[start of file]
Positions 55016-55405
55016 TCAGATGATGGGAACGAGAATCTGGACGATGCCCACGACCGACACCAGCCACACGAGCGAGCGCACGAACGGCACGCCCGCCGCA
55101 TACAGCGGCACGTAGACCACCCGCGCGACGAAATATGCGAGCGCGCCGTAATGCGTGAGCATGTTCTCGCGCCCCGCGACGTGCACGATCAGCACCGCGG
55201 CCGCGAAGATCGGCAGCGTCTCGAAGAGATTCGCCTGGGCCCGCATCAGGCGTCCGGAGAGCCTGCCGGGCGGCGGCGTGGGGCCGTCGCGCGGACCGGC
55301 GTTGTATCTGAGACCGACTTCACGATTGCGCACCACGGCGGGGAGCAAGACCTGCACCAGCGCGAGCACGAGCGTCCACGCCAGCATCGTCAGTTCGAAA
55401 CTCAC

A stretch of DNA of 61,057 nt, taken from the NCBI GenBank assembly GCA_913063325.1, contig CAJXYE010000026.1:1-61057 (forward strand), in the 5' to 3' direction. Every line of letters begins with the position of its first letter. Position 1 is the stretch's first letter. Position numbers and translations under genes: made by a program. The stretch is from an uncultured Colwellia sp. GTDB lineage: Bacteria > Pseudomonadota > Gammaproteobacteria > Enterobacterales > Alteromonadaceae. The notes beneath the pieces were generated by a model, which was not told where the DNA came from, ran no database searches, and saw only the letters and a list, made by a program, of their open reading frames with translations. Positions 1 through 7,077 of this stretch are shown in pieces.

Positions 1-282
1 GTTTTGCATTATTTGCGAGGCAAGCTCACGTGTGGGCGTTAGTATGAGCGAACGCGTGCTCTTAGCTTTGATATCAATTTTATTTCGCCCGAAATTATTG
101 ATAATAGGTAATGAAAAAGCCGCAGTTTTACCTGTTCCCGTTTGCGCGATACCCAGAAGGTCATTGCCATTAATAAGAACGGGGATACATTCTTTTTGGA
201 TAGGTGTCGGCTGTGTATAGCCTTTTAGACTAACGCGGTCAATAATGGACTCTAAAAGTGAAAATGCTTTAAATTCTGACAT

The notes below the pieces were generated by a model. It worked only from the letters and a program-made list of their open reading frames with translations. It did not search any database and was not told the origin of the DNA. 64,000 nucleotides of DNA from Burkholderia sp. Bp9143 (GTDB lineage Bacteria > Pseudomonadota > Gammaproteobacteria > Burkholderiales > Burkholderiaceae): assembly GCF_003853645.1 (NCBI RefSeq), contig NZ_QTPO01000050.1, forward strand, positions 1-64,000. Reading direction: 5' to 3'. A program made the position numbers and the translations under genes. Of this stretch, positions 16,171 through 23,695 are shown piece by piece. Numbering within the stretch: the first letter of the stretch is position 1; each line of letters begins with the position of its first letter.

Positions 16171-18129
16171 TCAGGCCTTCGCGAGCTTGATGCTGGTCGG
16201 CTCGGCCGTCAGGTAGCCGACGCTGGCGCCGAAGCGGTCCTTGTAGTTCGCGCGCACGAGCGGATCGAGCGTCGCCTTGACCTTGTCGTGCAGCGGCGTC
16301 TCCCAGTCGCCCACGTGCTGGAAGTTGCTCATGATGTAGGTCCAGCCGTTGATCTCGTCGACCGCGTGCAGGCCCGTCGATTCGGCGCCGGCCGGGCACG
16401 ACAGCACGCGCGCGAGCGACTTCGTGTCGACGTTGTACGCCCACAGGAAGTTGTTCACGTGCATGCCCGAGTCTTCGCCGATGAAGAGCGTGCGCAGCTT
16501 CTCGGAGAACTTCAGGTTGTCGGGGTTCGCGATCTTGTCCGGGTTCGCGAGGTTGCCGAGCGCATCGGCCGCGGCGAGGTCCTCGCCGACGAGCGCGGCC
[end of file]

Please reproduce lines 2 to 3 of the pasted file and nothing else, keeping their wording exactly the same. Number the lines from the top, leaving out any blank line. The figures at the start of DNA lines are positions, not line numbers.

55016 TCAGATGATGGGAACGAGAATCTGGACGATGCCCACGACCGACACCAGCCACACGAGCGAGCGCACGAACGGCACGCCCGCCGCA
55101 TACAGCGGCACGTAGACCACCCGCGCGACGAAATATGCGAGCGCGCCGTAATGCGTGAGCATGTTCTCGCGCCCCGCGACGTGCACGATCAGCACCGCGG